Assets of large credit unions climbed 3.4% to $198 billion in the first quarter of 1994.
The growth came mostly from investments, not loans.
The loan-to-deposit ratio for the group dropped to 60.2% after climbing steadily to 61.6% by the end of 1993.
The findings, compiled by Callahan & Associates, a Washington consulting firm, are based on the quarterly reports submitted to the National Credit Union Administration by 1,139 institutions that have more than $50 million in assets. This group represents 64.7% of all federally insured credit union assets.
Loan portfolios grew 1.1% -nearly triple the year-earlier rate-to $105.8 billion.
Deposits grew 3.4% to $175.8 billion, the best first-quarter deposit growth in two years, according to the firm.
Tun Wai, chief economist for the National Association of Federal Credit Unions, attributed the growth to a healthier economy rather than people taking money out of mutual funds. "Members aren't putting money into credit unions because of rates; they're doing it because they have more money."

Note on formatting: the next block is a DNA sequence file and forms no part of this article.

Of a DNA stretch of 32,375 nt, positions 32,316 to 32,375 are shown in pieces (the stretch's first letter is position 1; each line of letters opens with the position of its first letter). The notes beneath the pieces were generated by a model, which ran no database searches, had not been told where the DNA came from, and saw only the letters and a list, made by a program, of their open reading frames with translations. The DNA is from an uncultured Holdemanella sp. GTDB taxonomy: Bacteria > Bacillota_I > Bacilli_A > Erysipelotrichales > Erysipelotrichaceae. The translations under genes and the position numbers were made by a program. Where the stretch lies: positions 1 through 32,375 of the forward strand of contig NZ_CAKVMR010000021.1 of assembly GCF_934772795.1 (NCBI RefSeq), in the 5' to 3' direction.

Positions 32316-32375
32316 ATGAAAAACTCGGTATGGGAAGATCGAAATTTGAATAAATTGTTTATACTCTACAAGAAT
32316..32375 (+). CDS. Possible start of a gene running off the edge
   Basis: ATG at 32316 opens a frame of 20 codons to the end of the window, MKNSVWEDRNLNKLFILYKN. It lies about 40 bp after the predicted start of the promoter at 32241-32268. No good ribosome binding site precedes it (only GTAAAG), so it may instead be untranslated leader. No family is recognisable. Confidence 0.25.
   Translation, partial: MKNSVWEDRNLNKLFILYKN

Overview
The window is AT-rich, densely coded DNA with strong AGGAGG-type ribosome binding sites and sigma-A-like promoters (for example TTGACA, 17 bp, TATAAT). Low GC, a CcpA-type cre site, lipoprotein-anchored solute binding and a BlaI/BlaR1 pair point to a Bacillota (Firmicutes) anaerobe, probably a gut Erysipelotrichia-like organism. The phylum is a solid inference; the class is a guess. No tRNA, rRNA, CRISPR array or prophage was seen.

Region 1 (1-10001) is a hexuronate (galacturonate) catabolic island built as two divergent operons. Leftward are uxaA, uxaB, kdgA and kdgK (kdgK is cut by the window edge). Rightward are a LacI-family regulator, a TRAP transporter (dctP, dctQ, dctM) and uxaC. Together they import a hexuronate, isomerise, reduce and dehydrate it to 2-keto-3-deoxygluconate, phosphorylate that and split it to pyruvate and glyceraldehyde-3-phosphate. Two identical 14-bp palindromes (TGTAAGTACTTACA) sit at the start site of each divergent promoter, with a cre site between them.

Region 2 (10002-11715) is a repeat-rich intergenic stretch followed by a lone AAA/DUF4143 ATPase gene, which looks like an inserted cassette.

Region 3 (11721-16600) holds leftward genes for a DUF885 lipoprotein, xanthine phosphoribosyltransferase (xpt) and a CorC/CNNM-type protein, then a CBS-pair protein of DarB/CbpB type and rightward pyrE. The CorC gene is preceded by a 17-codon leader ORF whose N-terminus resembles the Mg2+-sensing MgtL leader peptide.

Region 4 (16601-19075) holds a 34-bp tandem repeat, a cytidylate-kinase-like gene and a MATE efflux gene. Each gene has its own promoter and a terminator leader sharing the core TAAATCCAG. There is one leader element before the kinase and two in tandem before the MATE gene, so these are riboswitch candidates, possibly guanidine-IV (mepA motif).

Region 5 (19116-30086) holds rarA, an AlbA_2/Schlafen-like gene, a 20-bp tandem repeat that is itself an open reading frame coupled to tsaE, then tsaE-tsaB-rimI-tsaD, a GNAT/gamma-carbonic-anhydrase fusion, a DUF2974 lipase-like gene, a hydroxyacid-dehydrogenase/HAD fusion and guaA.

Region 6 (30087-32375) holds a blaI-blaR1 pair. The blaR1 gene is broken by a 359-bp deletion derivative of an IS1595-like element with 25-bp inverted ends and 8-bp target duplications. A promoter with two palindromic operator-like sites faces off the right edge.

Loan-to-Deposit Ratio Down
The strong deposit growth in the first quarter pushed down the group's loan-to-deposit ratio.
But because loan rates at credit unions generally remain lower longer when interest rates rise, Mr. Wai said he expects loan demand to pick up next quarter.
Investment portfolios grew 6.1% to $83 billion, according to Callahan.
Net income fell 11% from the prior quarter to $602.1 million. The drop was caused by credit unions not boosting loan rates and higher-yielding loans being paid off, said Jay Johnson, a Callahan analyst.